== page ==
Shemekia Copeland shakes up elegant Jazz at Lincoln Center
A blues-belter with a beautiful big voice and cred in the rockin’, bawdy, electric tradition, Shemekia Copeland brought afunky good time to the elegant Allen Room of Jazz at Lincoln Center last Thursday night (and probably Friday, too), backed by a a tight four-man band, carrying a slew of fresh and catchy songs.
It’s unusual to hear a woman in her early 30s be so powerfully plain-spoken, whether with a wide smile (“I’m a wild, wild woman, and you’re a lucky man”)
or haunting shiver (“Never Going Back to Memphis” from her latest cd, Never Going Back).
It’s even more unusual for a blues performer to warm up an NYC crowd in the comfortable but oh-so-polished 200+ seat venue against a backdrop of floor-to-ceiling windows looking out on Columbus Circle, Central Park West and 59th St. to the point where people are shouting “2 a.m.!” or clapping intuitively on the two and four beats. But Shemekia, daughter of the late Texas-out-of-Africa blues guitarist Johnny Copeland who claims she’d been singing blues privately since she was 8 years old, did it. She was spontaneous — she doesn’t keep a set list, decides what to sing in the moment — and candidly funny. Not a tall woman and having curves, she struggled in a tight skirt to find a comfortable seat on a bar stool, adding that the taller stool she’d had for the first set wasn’t any better. “I guess I don’t know how to sit,” she shrugged, before singing a rather sentimental number about a beat up old guitar, acoustically and affectingly.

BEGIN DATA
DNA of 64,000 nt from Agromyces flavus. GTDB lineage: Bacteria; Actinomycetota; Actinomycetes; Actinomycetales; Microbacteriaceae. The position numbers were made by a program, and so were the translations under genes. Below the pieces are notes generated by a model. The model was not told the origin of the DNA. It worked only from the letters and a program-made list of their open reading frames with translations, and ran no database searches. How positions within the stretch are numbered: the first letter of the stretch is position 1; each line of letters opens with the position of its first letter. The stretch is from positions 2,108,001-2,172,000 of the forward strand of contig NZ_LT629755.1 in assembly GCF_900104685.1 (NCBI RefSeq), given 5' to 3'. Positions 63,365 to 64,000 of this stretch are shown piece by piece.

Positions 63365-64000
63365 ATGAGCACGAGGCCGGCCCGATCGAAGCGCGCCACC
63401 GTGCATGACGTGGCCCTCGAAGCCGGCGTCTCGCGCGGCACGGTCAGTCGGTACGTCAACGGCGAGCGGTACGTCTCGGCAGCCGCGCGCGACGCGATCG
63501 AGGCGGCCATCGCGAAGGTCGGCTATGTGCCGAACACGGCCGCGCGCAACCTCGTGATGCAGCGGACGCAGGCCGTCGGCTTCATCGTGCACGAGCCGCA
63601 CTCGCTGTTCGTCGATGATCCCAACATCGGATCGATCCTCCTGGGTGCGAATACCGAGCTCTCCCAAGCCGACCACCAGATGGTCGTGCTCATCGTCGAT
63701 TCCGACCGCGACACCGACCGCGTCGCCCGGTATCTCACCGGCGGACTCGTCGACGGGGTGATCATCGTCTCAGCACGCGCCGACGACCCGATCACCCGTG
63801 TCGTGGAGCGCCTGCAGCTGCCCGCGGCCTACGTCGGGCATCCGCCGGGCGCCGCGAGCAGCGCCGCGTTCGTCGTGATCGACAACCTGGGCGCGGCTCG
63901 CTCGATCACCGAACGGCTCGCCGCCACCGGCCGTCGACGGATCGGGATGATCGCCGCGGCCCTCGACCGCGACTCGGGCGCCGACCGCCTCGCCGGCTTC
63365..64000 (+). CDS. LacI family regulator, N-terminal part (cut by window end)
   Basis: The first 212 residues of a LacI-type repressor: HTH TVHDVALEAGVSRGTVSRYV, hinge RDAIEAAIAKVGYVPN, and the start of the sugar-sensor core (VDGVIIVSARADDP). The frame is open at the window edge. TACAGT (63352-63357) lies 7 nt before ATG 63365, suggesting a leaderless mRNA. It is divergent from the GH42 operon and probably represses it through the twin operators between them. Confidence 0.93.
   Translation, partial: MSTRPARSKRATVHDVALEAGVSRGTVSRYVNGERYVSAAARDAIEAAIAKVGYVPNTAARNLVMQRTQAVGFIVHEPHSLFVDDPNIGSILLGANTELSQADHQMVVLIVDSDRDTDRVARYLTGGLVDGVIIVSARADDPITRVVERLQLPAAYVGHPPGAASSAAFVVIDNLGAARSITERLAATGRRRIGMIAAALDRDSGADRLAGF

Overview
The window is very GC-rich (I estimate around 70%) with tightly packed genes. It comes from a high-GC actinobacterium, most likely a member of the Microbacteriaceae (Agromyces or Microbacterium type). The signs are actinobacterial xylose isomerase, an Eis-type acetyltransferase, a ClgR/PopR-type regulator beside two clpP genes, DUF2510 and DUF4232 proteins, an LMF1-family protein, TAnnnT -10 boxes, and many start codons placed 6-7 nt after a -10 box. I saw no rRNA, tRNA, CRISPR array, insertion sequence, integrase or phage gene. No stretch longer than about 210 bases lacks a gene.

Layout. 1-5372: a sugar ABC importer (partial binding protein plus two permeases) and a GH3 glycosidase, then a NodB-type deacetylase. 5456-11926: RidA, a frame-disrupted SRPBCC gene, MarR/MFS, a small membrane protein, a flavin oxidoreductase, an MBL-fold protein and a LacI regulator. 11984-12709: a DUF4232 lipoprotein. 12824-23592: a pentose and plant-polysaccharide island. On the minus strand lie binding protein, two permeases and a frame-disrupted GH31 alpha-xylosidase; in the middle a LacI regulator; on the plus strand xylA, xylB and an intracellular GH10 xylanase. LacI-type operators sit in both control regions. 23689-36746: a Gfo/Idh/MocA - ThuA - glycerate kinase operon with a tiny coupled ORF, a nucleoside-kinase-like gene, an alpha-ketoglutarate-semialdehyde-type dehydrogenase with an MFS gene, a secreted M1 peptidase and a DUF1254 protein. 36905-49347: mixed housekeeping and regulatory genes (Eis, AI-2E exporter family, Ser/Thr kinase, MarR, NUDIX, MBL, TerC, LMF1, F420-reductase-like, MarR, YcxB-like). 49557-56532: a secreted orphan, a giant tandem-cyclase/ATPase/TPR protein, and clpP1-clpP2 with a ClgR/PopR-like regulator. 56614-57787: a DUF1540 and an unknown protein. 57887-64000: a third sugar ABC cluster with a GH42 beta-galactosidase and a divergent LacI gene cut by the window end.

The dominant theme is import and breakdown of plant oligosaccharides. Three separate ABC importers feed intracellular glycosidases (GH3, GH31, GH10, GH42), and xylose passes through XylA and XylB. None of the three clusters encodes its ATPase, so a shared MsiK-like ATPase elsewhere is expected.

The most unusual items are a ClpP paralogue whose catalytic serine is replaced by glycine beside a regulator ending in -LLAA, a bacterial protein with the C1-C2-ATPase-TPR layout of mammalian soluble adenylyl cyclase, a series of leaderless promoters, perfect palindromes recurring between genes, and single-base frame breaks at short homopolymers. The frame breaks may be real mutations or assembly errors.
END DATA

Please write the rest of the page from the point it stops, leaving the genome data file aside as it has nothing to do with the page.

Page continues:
Shemekia Copeland tours out of Chicago, though she was born in Harlem. She signed to Telarc Records 9n 2009 after debuting on Alligator in 1997. She’s on tour constantly, has won a lot of awards and praise, and says she’s in New York City often, so I look forward to seeing her live again soon.